What Succulents Grow In Winter

  • Adenium.
  • Aloinopsis.
  • Agave.
  • Ceropegia.
  • Echeveria.
  • Echinocactus.
  • Euphorbia.
  • Ferocactus.

What succulents are winter-hardy?

Even though we all adore our delicate succulents, I want to share with you some of the best cold-tolerant succulents that may be produced. I’m not simply talking about plants that won’t perish in the cold; I’m talking about plants that actually flourish even in harsh winter climates. Each plant had to be hardy at least to zone 5, (-15F / -26 C), a star performer all year long, and have excellent form to make my list of the top 10 winter succulents. They are a vibrant group with blooms that draw and sustain the neighborhood pollinators.

Top 10 Cold Hardy Succulents

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Cold Hardy Sempervivum

The gorgeous sempervivum will be at the top of any list of cold-tolerant succulents. These succulent rosette-forming plants, sometimes known as hens and chicks, have a large number of progeny. These winter succulents grow in lovely, dense mats of huge rosettes (referred to as “hens”) surrounded by numerous smaller ones (referred to as “chicks”) in a rainbow of hues. In reaction to environmental pressures throughout the year, they open their form, close it, and change their level of pigmentation. Excellent for use in rock gardens. The monocarpic blooms of the Sempervivum are very alluring to butterflies. Despite some Sempervivum varietals, this Sempervivum Royanum is hardy to zone 5 (-15F / -26 C).

Winter Succulent Stonecrop Sedums

Some of the best and most vibrant winter succulents can be found among the hundreds of sedum species. We call them stonecrop sedums. These robust, carefree plants thrive in pots, rock gardens, and garden beds and can reach heights of a few inches to a few feet. Sedum stonecrop flowers profusely, luring bees and butterflies. This Sedum Angelina grows delicate, needle-like foliage with hues ranging from chartreuse to gold with rose flush. Angelina is a cold-tolerant succulent that grows to a maximum height of just 5 inches in zone 3 (-45F / -40C).

Winter Hardy Agave

All agave plants add beauty and sculpture to the yard. But unlike Agave parryi, often known as Parry’s century plant, most plants cannot survive the cold and continue to grow. Agave parryi grows as majestic, silver rosettes with serrated leaves and is hardy to zone 5 (-15F / -26 C). In 12–15 years, enormous, towering blooms form, attracting all hummingbirds and astounded the neighbors. Before blossoming, the mother plant had given birth to a number of offspring before dying.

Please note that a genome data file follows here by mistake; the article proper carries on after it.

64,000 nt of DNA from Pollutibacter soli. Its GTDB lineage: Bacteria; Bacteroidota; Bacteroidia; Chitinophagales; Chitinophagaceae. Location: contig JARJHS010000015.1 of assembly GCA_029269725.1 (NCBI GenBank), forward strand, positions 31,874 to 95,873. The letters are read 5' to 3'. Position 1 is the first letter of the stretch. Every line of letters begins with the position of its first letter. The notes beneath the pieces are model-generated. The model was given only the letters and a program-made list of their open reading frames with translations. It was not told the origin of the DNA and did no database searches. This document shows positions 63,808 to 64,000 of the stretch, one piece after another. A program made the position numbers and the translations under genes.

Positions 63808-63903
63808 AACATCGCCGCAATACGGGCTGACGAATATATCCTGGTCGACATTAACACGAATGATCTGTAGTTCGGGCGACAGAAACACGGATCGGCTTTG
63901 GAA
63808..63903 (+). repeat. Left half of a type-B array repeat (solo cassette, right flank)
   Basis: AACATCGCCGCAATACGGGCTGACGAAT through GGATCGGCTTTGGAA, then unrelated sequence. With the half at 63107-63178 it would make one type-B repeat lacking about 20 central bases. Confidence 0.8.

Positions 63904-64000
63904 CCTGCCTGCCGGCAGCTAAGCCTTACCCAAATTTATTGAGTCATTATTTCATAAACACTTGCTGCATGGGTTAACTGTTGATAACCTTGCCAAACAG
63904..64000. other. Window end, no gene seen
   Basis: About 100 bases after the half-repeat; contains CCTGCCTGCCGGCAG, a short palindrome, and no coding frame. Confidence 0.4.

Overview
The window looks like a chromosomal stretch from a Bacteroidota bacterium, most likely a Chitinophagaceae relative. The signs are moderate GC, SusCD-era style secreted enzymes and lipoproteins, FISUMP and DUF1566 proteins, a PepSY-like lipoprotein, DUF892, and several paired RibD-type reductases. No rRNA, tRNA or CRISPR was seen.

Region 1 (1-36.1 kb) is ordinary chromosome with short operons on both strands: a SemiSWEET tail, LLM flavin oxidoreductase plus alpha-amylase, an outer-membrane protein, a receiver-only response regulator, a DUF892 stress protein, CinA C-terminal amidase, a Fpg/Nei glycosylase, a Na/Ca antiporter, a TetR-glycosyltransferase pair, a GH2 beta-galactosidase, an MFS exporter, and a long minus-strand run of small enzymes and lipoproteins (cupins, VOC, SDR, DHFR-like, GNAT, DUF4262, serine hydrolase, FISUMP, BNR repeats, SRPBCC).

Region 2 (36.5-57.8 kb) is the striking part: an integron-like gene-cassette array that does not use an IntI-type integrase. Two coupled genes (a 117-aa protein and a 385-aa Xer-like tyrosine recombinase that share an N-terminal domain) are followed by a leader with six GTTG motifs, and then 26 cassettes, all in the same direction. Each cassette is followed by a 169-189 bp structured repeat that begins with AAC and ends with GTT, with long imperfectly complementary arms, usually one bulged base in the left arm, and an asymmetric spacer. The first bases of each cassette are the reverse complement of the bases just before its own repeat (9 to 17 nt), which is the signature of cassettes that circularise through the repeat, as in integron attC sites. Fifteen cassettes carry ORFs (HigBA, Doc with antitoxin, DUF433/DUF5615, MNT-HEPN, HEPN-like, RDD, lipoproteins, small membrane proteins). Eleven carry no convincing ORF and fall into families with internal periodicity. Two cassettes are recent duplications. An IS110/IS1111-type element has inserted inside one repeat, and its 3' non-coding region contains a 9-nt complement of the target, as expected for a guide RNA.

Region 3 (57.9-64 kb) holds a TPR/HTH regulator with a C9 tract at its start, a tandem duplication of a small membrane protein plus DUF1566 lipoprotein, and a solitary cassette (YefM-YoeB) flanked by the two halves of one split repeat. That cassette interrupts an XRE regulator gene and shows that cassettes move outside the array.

Cobweb Sempervivum Arachnoideum Winter Succulent

The sempervivum arachnoideum is a fascinating species of winter succulent. These semps, like all other semps, can withstand temperatures as low as zone 5 (-15F/-26C), making them cold-hardy succulents. However, these cobweb sempervivums produce a large number of noticeable trichomes, or hair-like filaments, that crisscross all of the rosette’s leaves and give the impression of a spider web. These hairs in sempervivum serve as adaptations to the challenging environment they live in. The leaves are prevented from drying out by the trichomes, which disrupt the airflow surrounding them. They gather dew to provide the plant with more moisture and stop ice crystals from growing directly on the surface of the leaf. A striking and resilient succulent.

Winter Succulent Delosperma

Winter succulent Delosperma, often known as ice plant, is highly well-liked in commercial plantings. It is a succulent ground cover that requires incredibly little maintenance and produces blankets of brilliant blooms that swarm with butterflies and bees. Additionally, Delosperma cooperi has a lovely trailing habit that spills out of pots, hangs from trees, or weaves across rock gardens. Zone 5 (-15 F / -26 C) hardy

Border Stonecrop Sedums

The outstanding stonecrop sedum Sedum Autumn Joy is another one. It can reach a height of 24 inches and thrives in perennial borders, where its long-lasting flowers provide the gardener with a cherished source of color and nectar for butterflies from summer to fall. Depending on the weather, the stunning show ranges from pale pink to brilliant crimson. Long throughout the winter, dried flowers retain their color. The hardiness zone for Sedum Autumn Joy is 5 (-15F / -26C).

Cold Hardy Succulent Cactus

Some prickly pear cactus species can withstand freezing temperatures. Because of Opuntia Pinta Rita’s unique colors, I decided to share it. When under slight stress, the gorgeous blue leaf pads blush a deep amethyst purple/magenta color. Gorgeous lemon yellow blooms are abundant, long-lasting, and very hummingbird-attractive from spring through fall. The zone 4 (-30F/-34C) cold hardiness range for Opuntia Pinta Rita.

Cold Hardy Jovibarba / Sempervivum Heuffelii